25 January 2013 - The key reason why countries decided to set up the UN drug control system was to reduce the public's exposure to the harmful health effects of drug use. Having witnessed the devastating effects of previous drug use epidemics, such as the Chinese opium epidemic of the late nineteenth and early twentieth century, policymakers from across the world were convinced that a comprehensive international system was needed to protect their populations.
International drug control efforts date back to the early twentieth century when opium was first brought under control. Today, the system is centred around three international Conventions with near-universal adherence. Together, these Conventions provide a drug control framework that treats illicit drugs primarily as a health concern and requires countries to limit the use of controlled drugs to medical and scientific purposes. As UNODC Executive Director Yury Fedotov said at a debate on drug policy at this year's World Economic Forum in Davos, Switzerland, "(T)he international debate on illicit drugs is not just about handcuffs, it is first of all about health."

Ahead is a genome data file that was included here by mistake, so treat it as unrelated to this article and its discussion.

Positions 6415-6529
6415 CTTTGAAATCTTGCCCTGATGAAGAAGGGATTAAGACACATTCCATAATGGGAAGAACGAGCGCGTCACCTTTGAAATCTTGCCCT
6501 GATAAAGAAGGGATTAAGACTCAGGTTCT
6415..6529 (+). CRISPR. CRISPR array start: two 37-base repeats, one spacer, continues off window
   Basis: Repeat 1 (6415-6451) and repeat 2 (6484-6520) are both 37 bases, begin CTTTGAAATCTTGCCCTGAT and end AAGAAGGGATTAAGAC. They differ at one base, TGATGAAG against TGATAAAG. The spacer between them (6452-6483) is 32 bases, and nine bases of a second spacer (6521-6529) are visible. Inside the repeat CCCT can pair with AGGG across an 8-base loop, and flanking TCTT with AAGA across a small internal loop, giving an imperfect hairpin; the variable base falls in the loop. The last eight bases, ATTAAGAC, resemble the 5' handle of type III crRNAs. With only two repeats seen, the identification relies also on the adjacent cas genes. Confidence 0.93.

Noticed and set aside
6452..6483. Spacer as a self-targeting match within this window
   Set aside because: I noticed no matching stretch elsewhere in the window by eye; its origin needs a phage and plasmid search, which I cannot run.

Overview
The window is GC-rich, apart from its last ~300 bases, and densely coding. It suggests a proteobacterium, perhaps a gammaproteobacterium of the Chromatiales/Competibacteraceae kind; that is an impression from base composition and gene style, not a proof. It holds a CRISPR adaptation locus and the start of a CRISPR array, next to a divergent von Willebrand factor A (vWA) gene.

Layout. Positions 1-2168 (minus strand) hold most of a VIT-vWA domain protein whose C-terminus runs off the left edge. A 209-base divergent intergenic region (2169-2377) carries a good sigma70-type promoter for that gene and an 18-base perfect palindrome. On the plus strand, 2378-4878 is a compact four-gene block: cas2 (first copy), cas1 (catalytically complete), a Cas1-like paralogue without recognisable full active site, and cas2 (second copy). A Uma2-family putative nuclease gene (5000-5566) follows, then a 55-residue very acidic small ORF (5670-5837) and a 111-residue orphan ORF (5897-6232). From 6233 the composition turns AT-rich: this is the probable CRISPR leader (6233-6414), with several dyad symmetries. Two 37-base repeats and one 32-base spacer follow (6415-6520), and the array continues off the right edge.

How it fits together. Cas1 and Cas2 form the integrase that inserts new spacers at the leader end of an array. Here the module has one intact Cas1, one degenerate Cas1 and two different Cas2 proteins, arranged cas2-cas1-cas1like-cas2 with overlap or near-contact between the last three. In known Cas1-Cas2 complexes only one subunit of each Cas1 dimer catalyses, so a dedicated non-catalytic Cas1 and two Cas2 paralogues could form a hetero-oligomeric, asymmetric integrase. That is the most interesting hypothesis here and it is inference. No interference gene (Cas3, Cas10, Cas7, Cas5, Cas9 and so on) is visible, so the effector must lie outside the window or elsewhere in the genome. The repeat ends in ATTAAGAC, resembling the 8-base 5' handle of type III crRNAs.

UNODC has adopted a balanced and comprehensive approach in response to the drug problem by placing the health of people, particularly the most vulnerable, at centre stage. Prevention of drug use and treatment of drug dependence are crucial drug policy strategies. They fully reflect the provisions of the drug control conventions as well as new scientific evidence regarding illicit drug use.
Patients should be able to access appropriate services in all the stages of their disease. For example, when they need to protect themselves from HIV infection, overdoses, cold weather or starvation, or when they seek drug dependence treatment or counselling services for any psychological problems they might have.
The Joint UNODC-WHO Programme on Drug Dependence Treatment and Care is a milestone in the development of a comprehensive, integrated health-based approach to drug policy that can reduce demand for illicit substances, relieve suffering and decrease drug-related harm to individuals, families, communities and societies. The initiative sends a strong message to policymakers regarding the need to develop services that address drug use disorders in a pragmatic, science-based and humanitarian way, replacing stigma and discrimination with knowledge, care, recovery opportunities and re-integration.